Reflection 4: “Emergence Christianity – A National Gathering with Phyllis Tickle” 01/28/13

Antioch and Jerusalem

I think a pivotal moment for me at the “Great Emergence” Conference occurred during the session where Phyllis Tickle compared the relationship between the first century Christian communities of “Antioch” and “Jerusalem,” to the potential relationship between “Emergent” and “Inherited” Christian communities.  To help articulate this correlation, Tickle referred to the early writings of Ray S. Anderson, a theologian and professor at Fuller Theological Seminary.  Anderson seems to imply that the mission of many Emergent communities are similar to that of Paul and Barnabas, who were sent “to establish churches outside Jerusalem–among Gentiles, who had to be reached in their own cultures.1”  On the other hand, the Jerusalem church was the established community that was steeped in the Temple culture.  Despite their common mission, which was to be a visible witness to the grace of God poured out in the world, their relationship was at times, fraught with some ecclesiological misunderstandings, and even some theological struggles.  Even so, Antioch and Jerusalem remained in dialogue with each other, they cared for each other, and they accepted that they had to minister differently, because of the very unique cultures within which, their missions existed.  The key point to the analogy  is that Antioch and Jerusalem need each other, and that need goes well beyond financial support.

Tickle in her presentations, alluded to an ongoing and yet, visible complexity which will exist in the ongoing relationship between Emergent Communities and the Inherited tradition.  For one, Tickle and Anderson both seem to assert that our relationship will go beyond structural perpetuation of the other.  Scripture reminds us that except for a small offering of support sent to Jerusalem, the Antioch community was not a contributor of merit, to the mission of the Jerusalem Church and yet, the “Missio Dei” continued in and through both communities.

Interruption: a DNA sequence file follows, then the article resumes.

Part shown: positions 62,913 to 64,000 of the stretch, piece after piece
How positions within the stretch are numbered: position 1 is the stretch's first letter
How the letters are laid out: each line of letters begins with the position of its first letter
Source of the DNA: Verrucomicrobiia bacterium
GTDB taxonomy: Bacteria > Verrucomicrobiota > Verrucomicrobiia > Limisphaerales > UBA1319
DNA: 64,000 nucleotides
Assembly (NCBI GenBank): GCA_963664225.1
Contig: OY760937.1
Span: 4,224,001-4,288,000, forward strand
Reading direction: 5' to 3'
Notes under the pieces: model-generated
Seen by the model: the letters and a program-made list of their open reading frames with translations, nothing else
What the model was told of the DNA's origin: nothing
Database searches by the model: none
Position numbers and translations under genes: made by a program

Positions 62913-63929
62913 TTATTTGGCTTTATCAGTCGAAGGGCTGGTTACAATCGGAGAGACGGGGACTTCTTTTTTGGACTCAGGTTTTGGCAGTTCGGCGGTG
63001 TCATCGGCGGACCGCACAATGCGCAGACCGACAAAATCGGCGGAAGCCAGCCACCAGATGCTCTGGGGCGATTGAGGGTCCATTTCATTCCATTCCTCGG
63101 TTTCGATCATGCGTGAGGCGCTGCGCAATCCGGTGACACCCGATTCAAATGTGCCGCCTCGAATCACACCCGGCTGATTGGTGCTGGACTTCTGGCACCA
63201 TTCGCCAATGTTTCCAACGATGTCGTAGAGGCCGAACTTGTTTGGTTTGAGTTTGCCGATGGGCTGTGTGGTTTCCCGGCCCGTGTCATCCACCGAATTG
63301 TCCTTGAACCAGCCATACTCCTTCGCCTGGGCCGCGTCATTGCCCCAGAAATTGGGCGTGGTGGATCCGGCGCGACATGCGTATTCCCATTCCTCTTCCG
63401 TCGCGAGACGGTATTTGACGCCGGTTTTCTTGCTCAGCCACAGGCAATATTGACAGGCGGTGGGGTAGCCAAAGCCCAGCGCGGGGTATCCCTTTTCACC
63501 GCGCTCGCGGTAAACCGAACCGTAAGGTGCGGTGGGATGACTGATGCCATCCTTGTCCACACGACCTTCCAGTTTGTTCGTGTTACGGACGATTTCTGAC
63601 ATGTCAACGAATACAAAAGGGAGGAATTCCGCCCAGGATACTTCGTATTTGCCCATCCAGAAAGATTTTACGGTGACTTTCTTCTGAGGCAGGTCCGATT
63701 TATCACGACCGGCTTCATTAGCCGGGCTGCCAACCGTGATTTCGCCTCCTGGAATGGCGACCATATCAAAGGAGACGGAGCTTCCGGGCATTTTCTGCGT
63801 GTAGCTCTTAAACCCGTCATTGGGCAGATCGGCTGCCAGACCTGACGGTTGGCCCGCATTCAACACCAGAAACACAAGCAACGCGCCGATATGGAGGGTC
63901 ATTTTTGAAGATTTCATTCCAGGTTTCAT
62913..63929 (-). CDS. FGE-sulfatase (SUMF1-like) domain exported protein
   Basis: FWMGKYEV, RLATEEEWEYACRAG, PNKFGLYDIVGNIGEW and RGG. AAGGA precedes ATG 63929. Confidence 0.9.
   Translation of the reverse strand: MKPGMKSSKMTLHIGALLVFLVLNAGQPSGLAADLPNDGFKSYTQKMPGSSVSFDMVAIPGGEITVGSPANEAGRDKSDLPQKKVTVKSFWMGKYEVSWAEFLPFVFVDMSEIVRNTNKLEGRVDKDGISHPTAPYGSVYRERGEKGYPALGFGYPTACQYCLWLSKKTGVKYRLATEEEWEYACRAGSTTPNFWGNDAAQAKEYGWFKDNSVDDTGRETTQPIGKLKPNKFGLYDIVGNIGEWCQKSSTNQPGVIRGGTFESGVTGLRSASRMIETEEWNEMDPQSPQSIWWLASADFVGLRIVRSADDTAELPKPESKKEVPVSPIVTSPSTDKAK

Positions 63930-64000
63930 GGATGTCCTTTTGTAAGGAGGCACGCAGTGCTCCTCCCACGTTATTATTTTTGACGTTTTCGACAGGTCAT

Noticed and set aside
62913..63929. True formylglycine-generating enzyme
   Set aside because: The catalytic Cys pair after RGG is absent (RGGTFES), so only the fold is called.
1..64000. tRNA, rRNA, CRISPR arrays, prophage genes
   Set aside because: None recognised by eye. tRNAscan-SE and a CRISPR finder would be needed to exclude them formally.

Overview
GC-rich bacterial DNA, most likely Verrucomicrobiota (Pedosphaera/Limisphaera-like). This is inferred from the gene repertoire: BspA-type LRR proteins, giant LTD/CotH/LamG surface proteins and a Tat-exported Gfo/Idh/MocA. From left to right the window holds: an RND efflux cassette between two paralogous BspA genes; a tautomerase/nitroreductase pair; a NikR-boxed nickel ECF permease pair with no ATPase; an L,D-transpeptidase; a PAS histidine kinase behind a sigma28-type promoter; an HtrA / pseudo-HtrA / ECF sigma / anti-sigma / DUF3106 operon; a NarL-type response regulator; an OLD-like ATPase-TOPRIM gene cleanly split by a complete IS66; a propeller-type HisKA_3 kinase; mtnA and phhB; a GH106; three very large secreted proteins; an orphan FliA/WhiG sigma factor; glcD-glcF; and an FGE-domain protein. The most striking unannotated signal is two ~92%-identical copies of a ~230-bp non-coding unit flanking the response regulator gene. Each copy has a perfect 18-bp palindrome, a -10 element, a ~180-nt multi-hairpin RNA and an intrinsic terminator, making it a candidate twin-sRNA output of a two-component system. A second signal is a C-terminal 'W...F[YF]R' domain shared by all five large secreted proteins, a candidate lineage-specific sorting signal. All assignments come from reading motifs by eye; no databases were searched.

As we continue to engage the “Great Emergence” movement, as we faithfully live in the dynamic cultural, political, social, technological, and religious changes happening every single day, we must strive to understand our unique contexts, and we must engage culture with the Good News of God in Christ.  “Jerusalem and Antioch” as a model for doing church in the 21st century, seems to embrace a core value found in our Anglican heritage.  “Jerusalem and Antioch” is a “both/and” proposition, not an “either/or” way of being church.  The Church of England who has been engaging in Fresh Expressions of Christian Community for some time, calls this way of the Spirit, a “mixed economy model.”  In other words, we do both and one way of being, does not necessarily replace the other.  On the one hand, we continue to celebrate and continue the beautiful tradition of the “Inherited” community.  On the other, we make room for, support, and remain in dialogue with the “Emergent” communities.  The “Jerusalem/Antioch” relationship of understanding, listening, and encouraging, may be the future we must embrace.  Maybe, if we do both with grace, respect, and openness, we will recognize and participate in the ongoing beckoning of the Spirit, to “come along side” the mission of God, in all its forms, so that we continue to be faithful proclaimers of the Good News, to the least, the lost, and the lonely, wherever they may be found.

1http://www.amazon.com/Emergent-Theology-Emerging-Churches/dp/0830833919

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